PSA Statement on Iran

guest column

Most students on campus can’t imagine going one year without seeing their cousins, grandparents, and other relatives, let alone their whole lives. For many Iranian-Americans, we can count on our fingers the number of times we’ve been able to see our family that lives in Iran; for others, the number is zero.

Many of us are the first Americans in our families; the first to be born, raised, and educated in the United States. Others may be second-generation Americans, but all of us retain a strong bond to the home of our parents and grandparents through language and culture. Nothing evokes a sense of comfort like warm chai with cardamom, and nothing evokes admiration for our artists like seeing filmmakers such as Asghar Farhadi present at the Cannes Film Festival. But most importantly, nothing describes the bravery of the Iranian people like the recent protests which have taken place across the country, and across the world.

By now most of you have heard about Mahsa Amini, a 22 year old Kurdish-Iranian woman who was arrested and beaten at the hands of the ‘morality police’ for failing to wear her hijab correctly. She fell into a coma as a result, and died in police custody three days after her arrest on September 13th. Over 1,200 protestors in Iran have been arrested to date, along with at least 72 reported deaths. We are now entering the second week of protests now, with no signs of slowing down.

Mahsa’s story is not an anomaly, but it is a spark. It has sparked protests across the world, from Australia to Austria, Sweden to Syria, and New York to North Carolina. Men and women, old and young, and rich and poor have taken to the streets in protests for women’s rights and against all forms of oppression by the regime.

As diaspora Iranians, we recognize our privilege. Here, how you wear your hair is a stylistic decision, not a political one. For our families within the Islamic Republic, strands of visible hair have been ground enough for police harassment and brutality. Given privileges like freedom of assembly and easy access to the internet, we feel compelled to leverage our networks and liberties to advocate for the fundamental rights of the people of Iran.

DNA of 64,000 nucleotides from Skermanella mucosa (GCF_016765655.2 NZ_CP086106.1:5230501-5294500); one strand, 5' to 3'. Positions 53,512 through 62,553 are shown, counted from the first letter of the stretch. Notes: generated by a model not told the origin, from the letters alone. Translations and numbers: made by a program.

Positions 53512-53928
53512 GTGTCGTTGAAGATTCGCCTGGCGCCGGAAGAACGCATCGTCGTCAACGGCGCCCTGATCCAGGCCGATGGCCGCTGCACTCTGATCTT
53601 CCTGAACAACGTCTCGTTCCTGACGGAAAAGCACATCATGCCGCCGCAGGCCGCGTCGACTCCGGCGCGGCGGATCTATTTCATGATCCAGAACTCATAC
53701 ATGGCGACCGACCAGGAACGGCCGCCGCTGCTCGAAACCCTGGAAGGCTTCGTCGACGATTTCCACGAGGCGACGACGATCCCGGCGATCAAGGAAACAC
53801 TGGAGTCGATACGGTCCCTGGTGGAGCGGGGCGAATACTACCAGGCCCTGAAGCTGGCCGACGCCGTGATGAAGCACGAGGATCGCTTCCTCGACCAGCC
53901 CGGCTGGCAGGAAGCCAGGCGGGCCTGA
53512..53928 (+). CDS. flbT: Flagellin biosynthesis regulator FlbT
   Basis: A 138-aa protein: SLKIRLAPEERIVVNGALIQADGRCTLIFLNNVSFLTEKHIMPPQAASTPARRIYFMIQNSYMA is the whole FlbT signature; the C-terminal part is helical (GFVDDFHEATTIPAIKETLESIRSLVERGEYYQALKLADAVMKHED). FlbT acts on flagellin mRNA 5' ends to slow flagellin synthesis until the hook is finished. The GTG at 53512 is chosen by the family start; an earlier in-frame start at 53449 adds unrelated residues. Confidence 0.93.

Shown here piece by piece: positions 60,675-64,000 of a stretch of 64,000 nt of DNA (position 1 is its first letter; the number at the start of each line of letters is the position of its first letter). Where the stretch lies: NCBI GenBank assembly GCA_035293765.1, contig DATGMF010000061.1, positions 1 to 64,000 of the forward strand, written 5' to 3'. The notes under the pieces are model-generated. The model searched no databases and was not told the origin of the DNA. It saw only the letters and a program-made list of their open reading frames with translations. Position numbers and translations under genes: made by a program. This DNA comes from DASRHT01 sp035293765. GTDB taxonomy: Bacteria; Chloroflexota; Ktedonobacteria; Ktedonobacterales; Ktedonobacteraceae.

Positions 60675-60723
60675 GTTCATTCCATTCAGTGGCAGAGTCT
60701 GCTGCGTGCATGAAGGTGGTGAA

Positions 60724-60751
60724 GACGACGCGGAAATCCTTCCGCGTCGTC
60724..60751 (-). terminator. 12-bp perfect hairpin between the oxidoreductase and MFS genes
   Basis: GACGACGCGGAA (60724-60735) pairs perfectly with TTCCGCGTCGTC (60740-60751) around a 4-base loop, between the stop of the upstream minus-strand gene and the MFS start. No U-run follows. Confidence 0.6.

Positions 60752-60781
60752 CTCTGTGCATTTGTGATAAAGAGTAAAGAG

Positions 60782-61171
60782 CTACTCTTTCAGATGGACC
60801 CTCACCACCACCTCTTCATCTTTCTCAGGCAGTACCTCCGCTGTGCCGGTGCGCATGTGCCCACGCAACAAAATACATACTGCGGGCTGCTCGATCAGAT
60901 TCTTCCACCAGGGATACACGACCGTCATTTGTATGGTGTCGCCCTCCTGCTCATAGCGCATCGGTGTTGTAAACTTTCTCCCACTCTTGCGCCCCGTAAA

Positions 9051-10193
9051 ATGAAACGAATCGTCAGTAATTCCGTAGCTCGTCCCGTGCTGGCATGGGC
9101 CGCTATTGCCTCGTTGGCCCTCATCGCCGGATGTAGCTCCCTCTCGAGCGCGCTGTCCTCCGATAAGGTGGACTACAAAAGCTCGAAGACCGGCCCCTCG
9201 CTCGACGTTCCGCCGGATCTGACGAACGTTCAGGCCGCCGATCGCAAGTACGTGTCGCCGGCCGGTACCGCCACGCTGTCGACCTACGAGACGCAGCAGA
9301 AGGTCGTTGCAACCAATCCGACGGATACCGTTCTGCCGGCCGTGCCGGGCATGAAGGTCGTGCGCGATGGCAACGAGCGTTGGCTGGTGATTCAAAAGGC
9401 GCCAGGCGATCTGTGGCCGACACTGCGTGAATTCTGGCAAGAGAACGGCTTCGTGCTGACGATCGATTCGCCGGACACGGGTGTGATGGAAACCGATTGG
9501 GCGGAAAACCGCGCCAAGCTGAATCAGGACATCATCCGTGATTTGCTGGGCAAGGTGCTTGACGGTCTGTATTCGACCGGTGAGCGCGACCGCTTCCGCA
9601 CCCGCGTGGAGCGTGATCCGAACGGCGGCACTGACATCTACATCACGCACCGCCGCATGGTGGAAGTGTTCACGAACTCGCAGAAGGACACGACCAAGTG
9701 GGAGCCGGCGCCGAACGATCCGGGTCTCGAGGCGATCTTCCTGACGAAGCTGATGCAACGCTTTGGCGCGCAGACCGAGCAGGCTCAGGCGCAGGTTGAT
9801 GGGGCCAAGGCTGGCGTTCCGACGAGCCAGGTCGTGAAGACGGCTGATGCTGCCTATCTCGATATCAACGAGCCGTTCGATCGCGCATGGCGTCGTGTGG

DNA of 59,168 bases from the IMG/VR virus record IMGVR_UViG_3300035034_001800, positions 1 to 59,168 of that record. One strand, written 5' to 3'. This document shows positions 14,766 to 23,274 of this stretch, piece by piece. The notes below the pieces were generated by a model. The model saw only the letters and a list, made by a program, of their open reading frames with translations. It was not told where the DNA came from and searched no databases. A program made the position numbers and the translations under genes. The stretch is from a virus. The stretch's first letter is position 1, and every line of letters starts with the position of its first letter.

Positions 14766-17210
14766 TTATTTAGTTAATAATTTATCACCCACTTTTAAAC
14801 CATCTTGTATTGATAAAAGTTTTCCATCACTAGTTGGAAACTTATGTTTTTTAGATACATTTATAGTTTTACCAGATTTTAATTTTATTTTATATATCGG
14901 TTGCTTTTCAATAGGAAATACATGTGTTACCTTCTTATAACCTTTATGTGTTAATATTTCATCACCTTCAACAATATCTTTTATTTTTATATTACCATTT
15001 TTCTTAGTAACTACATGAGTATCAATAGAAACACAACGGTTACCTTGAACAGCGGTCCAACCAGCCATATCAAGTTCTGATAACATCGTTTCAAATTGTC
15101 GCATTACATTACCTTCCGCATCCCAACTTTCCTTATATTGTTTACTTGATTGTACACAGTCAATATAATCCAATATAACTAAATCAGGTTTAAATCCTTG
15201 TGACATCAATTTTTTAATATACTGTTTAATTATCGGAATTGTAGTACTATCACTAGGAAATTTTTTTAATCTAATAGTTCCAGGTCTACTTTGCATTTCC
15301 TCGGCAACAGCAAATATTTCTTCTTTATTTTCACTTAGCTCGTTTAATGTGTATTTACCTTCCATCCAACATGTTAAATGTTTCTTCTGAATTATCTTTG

We call upon Duke students to continue sharing the news of protests and amplifying the voices of Iranian protestors on social media. We ask you to be critical of the news you consume, knowing that some will try to parlay this movement into advancing their own personal or political agenda; please be wary of these efforts. We hope you will recognize that economic sanctions hurt women, first and foremost, and serve the interests of nations in the Global North. If you are able, consider installing a snowflake proxy to help the people of Iran access the internet.

We call upon the Duke administration to expand Iranian studies and support the students from and departments centered on studies of the Middle East. Through cracks in the ground, we have sprouted seeds of community and advocacy. We have served as ambassadors of our culture, proactively conducting outreach and education on campus while fighting for our right to exist and be visible. We have much to show for these efforts; over 250 community members joined us last Spring for our celebration of Nowruz, our long-fought efforts for space on campus were rewarded with offices in the Bryan Center this fall, and we have collaborated with Persian student organizations at other campuses to plan events for the community. Most of all of this we did without support, or in spite of the hurdles posed by administration. We are a small population on campus, both in students and faculty, and we ask for administration's help in providing platforms for our advocacy. We invite you to join us at these events, to hear Iranian music, eat Iranian food, and meet with Iranian students.

We call upon the Persian community to fight this injustice, and stand alongside other oppressed groups in fighting all injustices which endanger fundamental rights. We must be allied in the face of injustice and corruption everywhere and ask others to do the same; this includes the state violence against the Kurdish ethnic minority. When we say “Zan, Zendegi, Azadi,” we want azadi (freedom) for all.

Iranian women are not victims, they will emerge victors over a repressive regime. This is a revolution, a chance to be a part of the right side of history. To achieve this victory, we need everyone on board; consider this your personal invitation to join our ship.


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